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TAYLOR et al. v. SHETZEN et al.
HAWKINS, Justice.
Injunction. Before Judge Guess. DeKalb Superior Court. June 21, 1955.
1. Under the decision in Toomey v. Norwood Realty Co., 211 Ga. 814 (89 S. E. 2d 265), the order of the Commissioner of Roads and Revenues of DeKalb County, Georgia--changing from residential to apartment use described property belonging to the defendant Shetzen, based on an application filed, notice given, and a hearing held in December, 1953, and entered in December, 1954, more than twelve months after the date fixed for the hearing, and without any order continuing the hearing from the date originally set to the later date on which the order was entered--and the order to amend that order entered on February 3, 1955, by the then Commissioner of Roads and Revenues, reducing the number of apartment units and authorizing a substitution of different architectural plans without notice or hearing, as required by section 8 of the act of 1943 (Ga. L. 1943, p. 930), are both invalid, null, and void, as is also a later order dated February 22, 1954, rezoning from residential to apartment use an adjoining tract of land, although passed after notice and hearing, but showing on its face that it is predicated upon the erroneous hypothesis that the two aforesaid void orders had created similar zoning on the adjacent property and permitted similar use of the adjoining property. The building permit issued by the defendant building inspector, authorizing the construction of all thirty-six apartment units authorized by the three orders above referred to, being based upon such invalid orders, is likewise invalid, null, and void, and the trial court erred in refusing to grant to the plaintiffs the temporary injunction prayed for, restraining the defendant Shetzen from constructing the apartment units thus sought to be authorized, and the defendant building inspector from issuing any other building permit therefor.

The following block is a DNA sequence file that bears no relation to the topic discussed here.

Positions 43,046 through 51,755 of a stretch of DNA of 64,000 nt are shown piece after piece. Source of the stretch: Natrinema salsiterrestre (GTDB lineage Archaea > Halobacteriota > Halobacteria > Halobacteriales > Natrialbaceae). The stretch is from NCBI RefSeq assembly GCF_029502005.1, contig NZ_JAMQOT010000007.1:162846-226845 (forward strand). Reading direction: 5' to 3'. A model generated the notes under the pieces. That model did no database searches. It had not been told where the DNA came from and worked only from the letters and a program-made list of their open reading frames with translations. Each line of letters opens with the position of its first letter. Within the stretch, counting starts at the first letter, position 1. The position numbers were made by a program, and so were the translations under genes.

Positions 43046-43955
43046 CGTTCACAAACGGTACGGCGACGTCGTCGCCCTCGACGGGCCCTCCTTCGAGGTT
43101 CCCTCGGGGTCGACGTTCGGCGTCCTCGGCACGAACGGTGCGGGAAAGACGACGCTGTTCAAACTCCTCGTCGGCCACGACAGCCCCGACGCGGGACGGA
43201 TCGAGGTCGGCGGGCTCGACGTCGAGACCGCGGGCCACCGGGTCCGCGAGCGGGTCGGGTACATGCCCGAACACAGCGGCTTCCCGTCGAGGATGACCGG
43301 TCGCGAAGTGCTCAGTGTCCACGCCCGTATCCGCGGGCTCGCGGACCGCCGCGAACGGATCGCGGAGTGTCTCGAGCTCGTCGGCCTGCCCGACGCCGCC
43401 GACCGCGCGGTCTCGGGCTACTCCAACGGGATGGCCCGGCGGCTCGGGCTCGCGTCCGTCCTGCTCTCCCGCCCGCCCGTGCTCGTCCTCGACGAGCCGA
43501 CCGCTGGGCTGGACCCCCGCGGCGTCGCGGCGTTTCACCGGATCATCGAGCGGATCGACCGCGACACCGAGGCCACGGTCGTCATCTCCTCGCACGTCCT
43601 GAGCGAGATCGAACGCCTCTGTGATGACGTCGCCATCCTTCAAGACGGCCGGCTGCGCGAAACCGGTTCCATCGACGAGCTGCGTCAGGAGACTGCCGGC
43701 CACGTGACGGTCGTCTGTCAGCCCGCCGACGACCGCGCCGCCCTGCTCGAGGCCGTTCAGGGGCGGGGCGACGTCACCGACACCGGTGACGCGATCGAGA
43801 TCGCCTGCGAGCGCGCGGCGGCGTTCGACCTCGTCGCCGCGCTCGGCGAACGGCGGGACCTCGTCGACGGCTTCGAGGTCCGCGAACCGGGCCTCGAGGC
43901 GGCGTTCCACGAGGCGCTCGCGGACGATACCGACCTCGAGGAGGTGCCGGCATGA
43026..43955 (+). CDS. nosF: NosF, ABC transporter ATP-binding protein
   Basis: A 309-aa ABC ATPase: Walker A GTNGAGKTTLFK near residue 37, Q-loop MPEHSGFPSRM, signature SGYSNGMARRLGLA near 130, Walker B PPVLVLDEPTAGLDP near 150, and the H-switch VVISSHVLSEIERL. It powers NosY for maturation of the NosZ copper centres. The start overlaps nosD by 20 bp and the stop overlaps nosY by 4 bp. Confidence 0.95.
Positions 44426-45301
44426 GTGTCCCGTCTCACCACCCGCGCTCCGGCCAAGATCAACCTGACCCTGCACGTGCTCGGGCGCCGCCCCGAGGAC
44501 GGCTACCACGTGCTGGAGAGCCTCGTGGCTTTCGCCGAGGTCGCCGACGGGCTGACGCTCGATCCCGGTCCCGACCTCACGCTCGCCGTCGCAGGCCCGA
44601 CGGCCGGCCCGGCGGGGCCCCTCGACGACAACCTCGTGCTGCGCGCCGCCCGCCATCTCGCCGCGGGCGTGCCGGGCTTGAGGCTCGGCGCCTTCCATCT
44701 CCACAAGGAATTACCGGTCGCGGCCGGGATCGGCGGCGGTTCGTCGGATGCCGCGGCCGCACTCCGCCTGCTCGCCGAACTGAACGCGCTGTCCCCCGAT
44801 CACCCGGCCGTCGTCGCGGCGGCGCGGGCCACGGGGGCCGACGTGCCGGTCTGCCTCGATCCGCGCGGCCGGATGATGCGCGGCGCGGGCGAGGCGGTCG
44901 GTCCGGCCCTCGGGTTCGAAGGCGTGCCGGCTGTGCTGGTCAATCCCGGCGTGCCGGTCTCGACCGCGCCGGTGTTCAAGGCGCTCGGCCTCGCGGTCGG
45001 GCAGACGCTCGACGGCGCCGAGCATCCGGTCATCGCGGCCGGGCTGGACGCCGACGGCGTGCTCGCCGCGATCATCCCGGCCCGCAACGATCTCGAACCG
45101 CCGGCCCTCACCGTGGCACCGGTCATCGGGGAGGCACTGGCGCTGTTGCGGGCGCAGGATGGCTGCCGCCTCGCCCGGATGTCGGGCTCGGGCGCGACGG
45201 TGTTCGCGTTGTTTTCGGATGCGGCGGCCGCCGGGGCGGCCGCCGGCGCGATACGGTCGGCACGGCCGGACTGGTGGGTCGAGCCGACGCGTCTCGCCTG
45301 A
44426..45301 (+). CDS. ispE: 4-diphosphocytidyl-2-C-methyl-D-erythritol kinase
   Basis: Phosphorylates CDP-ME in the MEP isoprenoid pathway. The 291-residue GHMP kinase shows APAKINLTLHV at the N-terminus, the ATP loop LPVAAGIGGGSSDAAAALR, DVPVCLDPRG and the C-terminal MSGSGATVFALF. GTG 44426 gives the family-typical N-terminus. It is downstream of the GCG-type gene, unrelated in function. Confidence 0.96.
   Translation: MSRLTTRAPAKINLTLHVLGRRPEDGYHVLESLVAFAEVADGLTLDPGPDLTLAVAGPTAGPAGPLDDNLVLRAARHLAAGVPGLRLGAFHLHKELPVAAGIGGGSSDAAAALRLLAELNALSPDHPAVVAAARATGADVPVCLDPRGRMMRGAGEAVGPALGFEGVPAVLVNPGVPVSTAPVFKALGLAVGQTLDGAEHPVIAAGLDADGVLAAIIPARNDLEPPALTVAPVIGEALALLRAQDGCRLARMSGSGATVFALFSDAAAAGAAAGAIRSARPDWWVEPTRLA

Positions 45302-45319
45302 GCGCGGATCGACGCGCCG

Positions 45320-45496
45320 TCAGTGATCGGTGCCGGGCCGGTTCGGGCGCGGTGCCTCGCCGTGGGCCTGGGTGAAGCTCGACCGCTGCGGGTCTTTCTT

2. The Toomey case, supra, is also authority for the proposition that the plaintiffs did not have any adequate remedy at law by appealing the orders and the building permit to the Board of Zoning Appeals, because that board has no jurisdiction to determine the validity of the zoning ordinances and of the building permit, each of which is held to be void. See also Gay v. City of Lyons, 209 Ga. 599, 607 (74 S. E. 2d 839).